National Center for Complementary and Alternative Medicine (NCCAM)

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Botanical Research Centers

Project Concept Review

Council Date: June 7, 2013

Program Officers: Barbara C. Sorkin, Office of Dietary Supplements (ODS), NIH and D. Craig Hopp, Ph.D., National Center for Complementary and Alternative Medicine (NCCAM), NIH

Background

The World Health Organization estimates that about 80% of the world population relies on traditional medicines prepared from natural products, while 25% of all pharmaceuticals prescribed are derived from plants. In the U.S., many commonly used dietary supplements are botanicals or derived from botanicals.  Despite their prevalent use, the mechanisms of action, safety and efficacy of many botanicals have not been rigorously evaluated.   The ODS has a Congressional mandate to support research to address this gap.  Since 1999 ODS has fulfilled this mandate by partnering with NCCAM and other NIH components to support the Botanical Research Centers Program.

This proposed initiative is based on the deliberations of an Expert Panel convened by the ODS and NCCAM on April 29, 2013, to provide input on approaches to strengthen our ongoing investment in botanical research.  The Panel noted that the inherently variable, multi-component composition of botanicals adds a layer of complexity beyond that common in biomedical research.  The active constituents may not be known, and components may interact in complex ways to modify bioactivity.  The botanicals studied typically have a history of human use which may be leveraged in exploring clinically relevant questions, e.g., it  may suggest an increased focus on outcomes related to health and resiliency. Prevalence of use may also contribute to prioritization of research.  Given the magnitude of the resources required to rigorously design and conduct in vivo trials of botanical products, more efficient approaches are needed to advance this research.  Collaborative interdisciplinary efforts including a wide range of research expertise, and efforts to increase interdisciplinary collaboration and coordination with a variety of relevant of institutions (government, academic, private) will be required.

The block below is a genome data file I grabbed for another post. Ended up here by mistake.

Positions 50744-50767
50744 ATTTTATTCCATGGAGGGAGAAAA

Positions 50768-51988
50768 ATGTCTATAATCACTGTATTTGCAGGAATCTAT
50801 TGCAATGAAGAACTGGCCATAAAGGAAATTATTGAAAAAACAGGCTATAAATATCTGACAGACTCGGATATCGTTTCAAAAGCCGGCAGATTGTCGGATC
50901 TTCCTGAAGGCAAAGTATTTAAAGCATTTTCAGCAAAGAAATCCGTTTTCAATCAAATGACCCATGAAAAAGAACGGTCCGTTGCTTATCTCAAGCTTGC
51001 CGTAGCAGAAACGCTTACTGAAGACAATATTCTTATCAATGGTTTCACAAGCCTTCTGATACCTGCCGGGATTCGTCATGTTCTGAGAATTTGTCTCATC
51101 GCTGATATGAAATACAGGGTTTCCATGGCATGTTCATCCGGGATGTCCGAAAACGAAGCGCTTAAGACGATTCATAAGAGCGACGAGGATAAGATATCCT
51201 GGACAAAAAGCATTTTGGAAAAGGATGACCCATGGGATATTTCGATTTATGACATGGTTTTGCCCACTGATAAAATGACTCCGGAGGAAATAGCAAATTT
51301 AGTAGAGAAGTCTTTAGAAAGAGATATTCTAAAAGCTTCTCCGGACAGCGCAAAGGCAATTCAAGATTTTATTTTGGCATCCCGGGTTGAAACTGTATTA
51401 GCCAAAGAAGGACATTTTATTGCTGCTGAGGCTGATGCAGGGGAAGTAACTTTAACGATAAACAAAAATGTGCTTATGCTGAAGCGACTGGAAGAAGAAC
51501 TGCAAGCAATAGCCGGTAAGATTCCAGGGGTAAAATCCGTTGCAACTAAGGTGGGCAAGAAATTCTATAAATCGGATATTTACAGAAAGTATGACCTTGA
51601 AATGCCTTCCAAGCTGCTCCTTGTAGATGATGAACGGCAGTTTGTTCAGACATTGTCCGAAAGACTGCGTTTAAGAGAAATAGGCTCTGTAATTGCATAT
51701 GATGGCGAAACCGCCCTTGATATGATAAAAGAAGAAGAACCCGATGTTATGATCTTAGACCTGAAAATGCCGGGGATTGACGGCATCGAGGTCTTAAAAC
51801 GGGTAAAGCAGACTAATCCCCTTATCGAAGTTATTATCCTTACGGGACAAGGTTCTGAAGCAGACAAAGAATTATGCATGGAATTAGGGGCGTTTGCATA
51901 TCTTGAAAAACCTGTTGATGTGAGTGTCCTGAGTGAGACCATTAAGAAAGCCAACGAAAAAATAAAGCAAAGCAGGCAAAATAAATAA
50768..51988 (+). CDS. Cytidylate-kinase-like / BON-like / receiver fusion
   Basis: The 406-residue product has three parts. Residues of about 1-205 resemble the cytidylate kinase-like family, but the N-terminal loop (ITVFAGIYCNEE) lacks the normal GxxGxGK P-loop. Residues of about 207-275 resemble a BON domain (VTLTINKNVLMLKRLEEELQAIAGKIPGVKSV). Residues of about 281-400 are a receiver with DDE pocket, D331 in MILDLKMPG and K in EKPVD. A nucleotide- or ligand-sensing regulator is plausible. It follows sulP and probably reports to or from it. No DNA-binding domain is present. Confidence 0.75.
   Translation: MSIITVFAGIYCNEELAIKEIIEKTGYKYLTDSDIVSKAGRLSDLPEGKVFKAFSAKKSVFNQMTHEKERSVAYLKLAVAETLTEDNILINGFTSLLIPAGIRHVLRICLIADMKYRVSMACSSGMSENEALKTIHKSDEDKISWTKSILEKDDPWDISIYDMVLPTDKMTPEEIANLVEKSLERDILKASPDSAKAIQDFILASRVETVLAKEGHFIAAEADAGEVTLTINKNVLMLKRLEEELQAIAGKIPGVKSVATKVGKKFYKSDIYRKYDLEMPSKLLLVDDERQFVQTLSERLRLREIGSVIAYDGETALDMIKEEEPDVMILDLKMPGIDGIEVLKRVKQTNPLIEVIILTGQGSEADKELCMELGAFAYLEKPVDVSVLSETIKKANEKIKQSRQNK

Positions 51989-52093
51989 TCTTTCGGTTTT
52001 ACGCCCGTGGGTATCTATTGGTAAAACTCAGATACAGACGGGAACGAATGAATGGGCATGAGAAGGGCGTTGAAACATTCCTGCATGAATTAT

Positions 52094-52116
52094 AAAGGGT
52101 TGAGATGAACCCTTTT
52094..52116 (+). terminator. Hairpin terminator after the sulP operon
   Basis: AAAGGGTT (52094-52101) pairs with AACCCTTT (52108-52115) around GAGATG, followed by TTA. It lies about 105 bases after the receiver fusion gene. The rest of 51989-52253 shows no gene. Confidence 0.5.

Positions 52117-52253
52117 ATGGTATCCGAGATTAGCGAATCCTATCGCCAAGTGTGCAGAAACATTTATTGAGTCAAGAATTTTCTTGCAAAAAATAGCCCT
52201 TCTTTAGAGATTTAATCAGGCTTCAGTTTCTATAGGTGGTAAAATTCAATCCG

Purpose of Proposed Initiative

The ODS and NCCAM seek to enhance progress in the understanding of botanicals used for human health by supporting interdisciplinary research to develop, or adapt from other fields, cutting-edge approaches that will contribute to the ability to rapidly assess the identity, content and potential of botanical products for specific health-related bioactivities, including potential interactions.  In addition, these efforts are anticipated to contribute to the development of a scientific “scaffold” that will facilitate dissemination of state-of-the-art knowledge and other resources as appropriate.

Objectives

Through a renewed Botanical Research Centers initiative, the ODS and NCCAM propose to solicit and support cutting-edge, interdisciplinary, multi-component research efforts.  The Centers are expected to significantly advance the full range of health-related botanical research, including, but not limited to, developing improved (e.g., faster, more comprehensive and/or more accurately predictive) approaches to:

  • Product identification and characterization,
  • Elucidation of mechanisms of action, contributing chemical entities (including endophyte-derived products), and inter-component interactions,
  • Assess modulation of botanical activities (including metabolism, safety and efficacy) by host characteristics such as genetics and environment (including, but not limited to, the gut microbiome).

We anticipate that conduct of this research will include and entail:

  • Application of state-of-the-art approaches, as well as the development of new methods or adaptation of cutting-edge methodologies from allied fields.
  • Providing an environment suitable for the training of investigators able to design, conduct and participate in interdisciplinary botanical research, and coordination with funding approaches that provide training support.
  • Contributing to a scientific “scaffold” from which researchers, reviewers, research funders and others can draw to access state-of-the art approaches.